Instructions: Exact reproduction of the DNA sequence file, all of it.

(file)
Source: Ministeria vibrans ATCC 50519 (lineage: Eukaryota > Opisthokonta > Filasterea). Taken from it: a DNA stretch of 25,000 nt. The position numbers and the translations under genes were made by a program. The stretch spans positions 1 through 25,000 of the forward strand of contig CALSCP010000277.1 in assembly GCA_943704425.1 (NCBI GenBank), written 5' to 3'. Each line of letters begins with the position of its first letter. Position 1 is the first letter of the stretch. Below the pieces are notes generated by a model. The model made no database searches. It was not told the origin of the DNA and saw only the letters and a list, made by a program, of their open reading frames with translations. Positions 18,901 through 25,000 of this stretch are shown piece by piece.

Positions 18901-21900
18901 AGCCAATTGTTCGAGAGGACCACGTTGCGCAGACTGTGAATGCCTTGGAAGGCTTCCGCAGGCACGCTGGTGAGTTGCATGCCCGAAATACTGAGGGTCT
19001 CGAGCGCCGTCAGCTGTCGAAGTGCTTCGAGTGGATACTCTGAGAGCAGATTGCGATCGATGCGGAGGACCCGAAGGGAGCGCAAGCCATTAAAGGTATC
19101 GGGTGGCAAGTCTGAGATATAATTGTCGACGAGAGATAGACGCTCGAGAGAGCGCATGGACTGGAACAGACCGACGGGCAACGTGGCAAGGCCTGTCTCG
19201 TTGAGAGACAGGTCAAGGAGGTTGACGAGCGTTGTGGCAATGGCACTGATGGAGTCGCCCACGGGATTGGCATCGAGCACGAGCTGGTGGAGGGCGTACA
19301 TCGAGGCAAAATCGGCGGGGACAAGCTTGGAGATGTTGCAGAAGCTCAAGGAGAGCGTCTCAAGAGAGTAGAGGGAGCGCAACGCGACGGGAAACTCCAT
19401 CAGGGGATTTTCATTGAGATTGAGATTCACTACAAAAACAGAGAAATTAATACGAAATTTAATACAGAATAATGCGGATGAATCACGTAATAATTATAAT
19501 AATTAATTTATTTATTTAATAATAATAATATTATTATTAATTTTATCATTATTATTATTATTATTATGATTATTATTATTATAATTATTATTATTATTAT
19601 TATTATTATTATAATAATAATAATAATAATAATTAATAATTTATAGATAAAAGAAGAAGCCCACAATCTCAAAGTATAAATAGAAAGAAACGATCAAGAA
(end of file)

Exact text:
Source: Ministeria vibrans ATCC 50519 (lineage: Eukaryota > Opisthokonta > Filasterea). Taken from it: a DNA stretch of 25,000 nt. The position numbers and the translations under genes were made by a program. The stretch spans positions 1 through 25,000 of the forward strand of contig CALSCP010000277.1 in assembly GCA_943704425.1 (NCBI GenBank), written 5' to 3'. Each line of letters begins with the position of its first letter. Position 1 is the first letter of the stretch. Below the pieces are notes generated by a model. The model made no database searches. It was not told the origin of the DNA and saw only the letters and a list, made by a program, of their open reading frames with translations. Positions 18,901 through 25,000 of this stretch are shown piece by piece.

Positions 18901-21900
18901 AGCCAATTGTTCGAGAGGACCACGTTGCGCAGACTGTGAATGCCTTGGAAGGCTTCCGCAGGCACGCTGGTGAGTTGCATGCCCGAAATACTGAGGGTCT
19001 CGAGCGCCGTCAGCTGTCGAAGTGCTTCGAGTGGATACTCTGAGAGCAGATTGCGATCGATGCGGAGGACCCGAAGGGAGCGCAAGCCATTAAAGGTATC
19101 GGGTGGCAAGTCTGAGATATAATTGTCGACGAGAGATAGACGCTCGAGAGAGCGCATGGACTGGAACAGACCGACGGGCAACGTGGCAAGGCCTGTCTCG
19201 TTGAGAGACAGGTCAAGGAGGTTGACGAGCGTTGTGGCAATGGCACTGATGGAGTCGCCCACGGGATTGGCATCGAGCACGAGCTGGTGGAGGGCGTACA
19301 TCGAGGCAAAATCGGCGGGGACAAGCTTGGAGATGTTGCAGAAGCTCAAGGAGAGCGTCTCAAGAGAGTAGAGGGAGCGCAACGCGACGGGAAACTCCAT
19401 CAGGGGATTTTCATTGAGATTGAGATTCACTACAAAAACAGAGAAATTAATACGAAATTTAATACAGAATAATGCGGATGAATCACGTAATAATTATAAT
19501 AATTAATTTATTTATTTAATAATAATAATATTATTATTAATTTTATCATTATTATTATTATTATTATGATTATTATTATTATAATTATTATTATTATTAT
19601 TATTATTATTATAATAATAATAATAATAATAATTAATAATTTATAGATAAAAGAAGAAGCCCACAATCTCAAAGTATAAATAGAAAGAAACGATCAAGAA